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To ask parents of year 9 children

180 replies

OneDayIWillBeOrganised · 08/07/2017 09:42

How many GCSEs your child is going to be studying. My DD is currently studying 9 which the school want to reduce to 7 next year. This is being done across the whole year group. Is this typical or is the school limiting my DD opportunity to pass more?

OP posts:
teaandtoast · 09/07/2017 16:11

Art GCSE is a bitch, ime. Shed no tears for that being dropped. It knocked the artiness right out ofone of my dc for at least 4 years.

MaisyPops · 09/07/2017 16:23

Same for many of my friends who did it.
Huge amount if time and effort required and it gets quite stressful.

noblegiraffe · 09/07/2017 16:28

ljny the argument about whether it your benefits your DC or not to sit a humanities subject, or a language, is one that you would need to take up with the government, because they disagree with you.

It's not always to the students' benefit to only let them take subjects that they enjoy - that's why maths, English and Science are compulsory, for example.

youarenotkiddingme · 09/07/2017 16:31

Ds is year 8. He has a VERY spikey academic profile.
He'll do 2 English (will be lucky to pass)
Maths and a computer subject. He could do triple science knowledge wise but couldn't manage the written content so will do double.
He been told he won't have to do a language which is good and will probably do technical theatre and may have to do a humanity?

I miss the days they could do nvq or Brexit vocational courses from 14. That would suit my ds so much more.

youarenotkiddingme · 09/07/2017 16:32

Brexit?!!!! Btec!

noblegiraffe · 09/07/2017 16:32

Brexit vocational course = fruit picking for beginners Wink

youarenotkiddingme · 09/07/2017 16:36
ljny · 09/07/2017 17:40

noble I'm not saying students should only do subjects they 'enjoy'. I'm talking about keeping their options open and taking a traditional range of subjects at GCSE.

I didn't 'enjoy' Foreign Language but it was expected of academically able students. As often were Humanities. Surely more important for many students than a GCSE in PE!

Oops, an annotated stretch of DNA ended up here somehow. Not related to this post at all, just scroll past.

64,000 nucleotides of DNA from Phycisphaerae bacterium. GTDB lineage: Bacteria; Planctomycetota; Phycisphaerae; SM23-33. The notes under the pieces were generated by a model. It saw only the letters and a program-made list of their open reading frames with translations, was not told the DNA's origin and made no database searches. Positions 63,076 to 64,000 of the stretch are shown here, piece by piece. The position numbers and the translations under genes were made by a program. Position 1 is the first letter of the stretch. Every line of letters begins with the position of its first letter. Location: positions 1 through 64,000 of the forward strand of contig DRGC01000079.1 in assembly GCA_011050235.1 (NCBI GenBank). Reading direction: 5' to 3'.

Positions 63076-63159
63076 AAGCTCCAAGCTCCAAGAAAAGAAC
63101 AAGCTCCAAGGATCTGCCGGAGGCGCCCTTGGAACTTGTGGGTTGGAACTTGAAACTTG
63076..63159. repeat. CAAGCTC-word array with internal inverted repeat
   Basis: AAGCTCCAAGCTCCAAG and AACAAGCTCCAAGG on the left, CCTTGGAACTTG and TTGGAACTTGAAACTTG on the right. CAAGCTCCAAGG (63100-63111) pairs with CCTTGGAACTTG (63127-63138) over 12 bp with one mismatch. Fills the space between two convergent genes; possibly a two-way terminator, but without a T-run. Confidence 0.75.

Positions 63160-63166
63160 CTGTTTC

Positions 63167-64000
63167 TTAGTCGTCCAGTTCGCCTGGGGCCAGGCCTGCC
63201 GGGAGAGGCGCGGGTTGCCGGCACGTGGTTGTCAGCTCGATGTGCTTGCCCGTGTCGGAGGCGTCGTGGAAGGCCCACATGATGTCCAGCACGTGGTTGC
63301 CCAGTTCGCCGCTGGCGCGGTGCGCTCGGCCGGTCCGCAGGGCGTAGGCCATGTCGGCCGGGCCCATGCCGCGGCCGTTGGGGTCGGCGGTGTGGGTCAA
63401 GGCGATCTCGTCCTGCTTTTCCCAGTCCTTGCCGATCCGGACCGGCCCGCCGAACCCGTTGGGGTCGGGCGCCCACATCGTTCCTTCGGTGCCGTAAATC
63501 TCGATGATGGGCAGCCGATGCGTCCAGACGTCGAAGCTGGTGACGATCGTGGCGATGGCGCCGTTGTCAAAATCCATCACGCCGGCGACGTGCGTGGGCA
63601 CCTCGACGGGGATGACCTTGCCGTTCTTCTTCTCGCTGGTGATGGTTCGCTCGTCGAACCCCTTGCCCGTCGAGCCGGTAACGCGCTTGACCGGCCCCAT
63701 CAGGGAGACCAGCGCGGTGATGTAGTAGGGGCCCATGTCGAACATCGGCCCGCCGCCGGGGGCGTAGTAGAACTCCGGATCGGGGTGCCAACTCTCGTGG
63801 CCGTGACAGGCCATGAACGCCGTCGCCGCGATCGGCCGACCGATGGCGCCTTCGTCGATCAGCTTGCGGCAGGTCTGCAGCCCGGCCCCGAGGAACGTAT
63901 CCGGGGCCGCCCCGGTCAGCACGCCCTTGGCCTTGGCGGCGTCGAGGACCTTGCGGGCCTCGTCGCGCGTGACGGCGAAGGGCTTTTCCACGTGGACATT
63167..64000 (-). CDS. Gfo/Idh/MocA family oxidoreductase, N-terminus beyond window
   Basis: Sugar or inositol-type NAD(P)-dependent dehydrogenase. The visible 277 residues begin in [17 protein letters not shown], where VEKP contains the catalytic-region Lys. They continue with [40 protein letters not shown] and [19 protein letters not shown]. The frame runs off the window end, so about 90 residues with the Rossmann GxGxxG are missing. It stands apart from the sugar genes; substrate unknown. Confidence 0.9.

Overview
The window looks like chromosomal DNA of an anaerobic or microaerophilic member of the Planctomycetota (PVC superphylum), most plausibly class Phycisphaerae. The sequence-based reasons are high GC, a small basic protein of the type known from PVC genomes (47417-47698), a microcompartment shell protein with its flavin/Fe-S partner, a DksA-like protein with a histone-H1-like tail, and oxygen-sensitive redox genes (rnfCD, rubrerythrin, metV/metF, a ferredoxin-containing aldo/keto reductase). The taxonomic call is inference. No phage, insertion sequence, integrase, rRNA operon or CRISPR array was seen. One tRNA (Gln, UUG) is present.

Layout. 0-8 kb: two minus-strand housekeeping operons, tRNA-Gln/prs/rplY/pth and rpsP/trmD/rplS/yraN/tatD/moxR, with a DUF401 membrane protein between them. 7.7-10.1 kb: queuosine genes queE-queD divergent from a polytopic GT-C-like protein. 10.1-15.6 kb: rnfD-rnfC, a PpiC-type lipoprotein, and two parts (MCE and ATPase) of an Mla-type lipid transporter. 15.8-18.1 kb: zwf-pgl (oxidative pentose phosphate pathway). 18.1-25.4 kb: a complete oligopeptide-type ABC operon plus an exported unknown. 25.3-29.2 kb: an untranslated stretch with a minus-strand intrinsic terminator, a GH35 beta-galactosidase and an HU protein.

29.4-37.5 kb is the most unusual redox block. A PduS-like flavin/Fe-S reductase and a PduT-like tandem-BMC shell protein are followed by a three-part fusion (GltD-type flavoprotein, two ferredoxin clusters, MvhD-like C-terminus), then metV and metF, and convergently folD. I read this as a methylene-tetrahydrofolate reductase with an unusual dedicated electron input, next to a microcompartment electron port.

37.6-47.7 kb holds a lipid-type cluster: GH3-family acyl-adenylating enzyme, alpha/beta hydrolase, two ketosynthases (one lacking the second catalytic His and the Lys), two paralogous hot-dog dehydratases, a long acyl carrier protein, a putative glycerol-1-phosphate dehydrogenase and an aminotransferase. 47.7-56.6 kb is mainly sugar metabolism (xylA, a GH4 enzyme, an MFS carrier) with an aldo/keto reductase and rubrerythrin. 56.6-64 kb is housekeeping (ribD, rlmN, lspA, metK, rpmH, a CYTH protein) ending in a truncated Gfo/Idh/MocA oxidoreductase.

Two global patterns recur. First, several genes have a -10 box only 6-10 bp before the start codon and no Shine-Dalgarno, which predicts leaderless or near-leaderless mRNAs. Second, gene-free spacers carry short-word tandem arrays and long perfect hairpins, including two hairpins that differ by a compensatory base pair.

pointythings · 09/07/2017 17:42

I can see Brexit vocational courses becoming part of the Ebacc and compulsory very quickly. Grin

noblegiraffe · 09/07/2017 18:04

But forcing students to do a humanity and a language is what schools have to do for the league tables. You actually approve of that then!

gillybeanz · 09/07/2017 18:11

What do you think about children having to do a compulsory core subject at GCSE such as Maths if they are clearly incapable.
I mean those that have had intervention, SENCO involvement, an ed psych report, help from parents and still a couple of years behind?

I don't mean that to sound challenging btw, I really value your opinion and am indebted to the support you have given. Thanks

pointythings · 09/07/2017 18:21

Gilly I think the current setup for Maths GCSE is diabolical.Even the Foundation papers are not accessible for far too many. We really do need a qualification aimed at giving everyone the essentials they need to cope with daily life and forget about trig, circle theorems, simultaneous equations and all that stuff. I have two DDs who can cope with all that stuff, but DD2 has a friend who really struggles and genuinely believes he is stupid for not being able to understand any of it.They really, really are not stupid at all.

MsJudgemental · 09/07/2017 18:25

DS did 13, one in Y10.

Orlantina · 09/07/2017 18:34

I think that there should really be a numeracy paper. A paper that gives people an idea of the maths you can do.

Real life everyday maths
Division in real life situations

And I don't think that there should be an obsession with learning methods. Most people won't need them. Estimating is far more important.

Gatehouse77 · 09/07/2017 18:34

Mine is doing...

Further Maths
Eng Lang
Eng Lit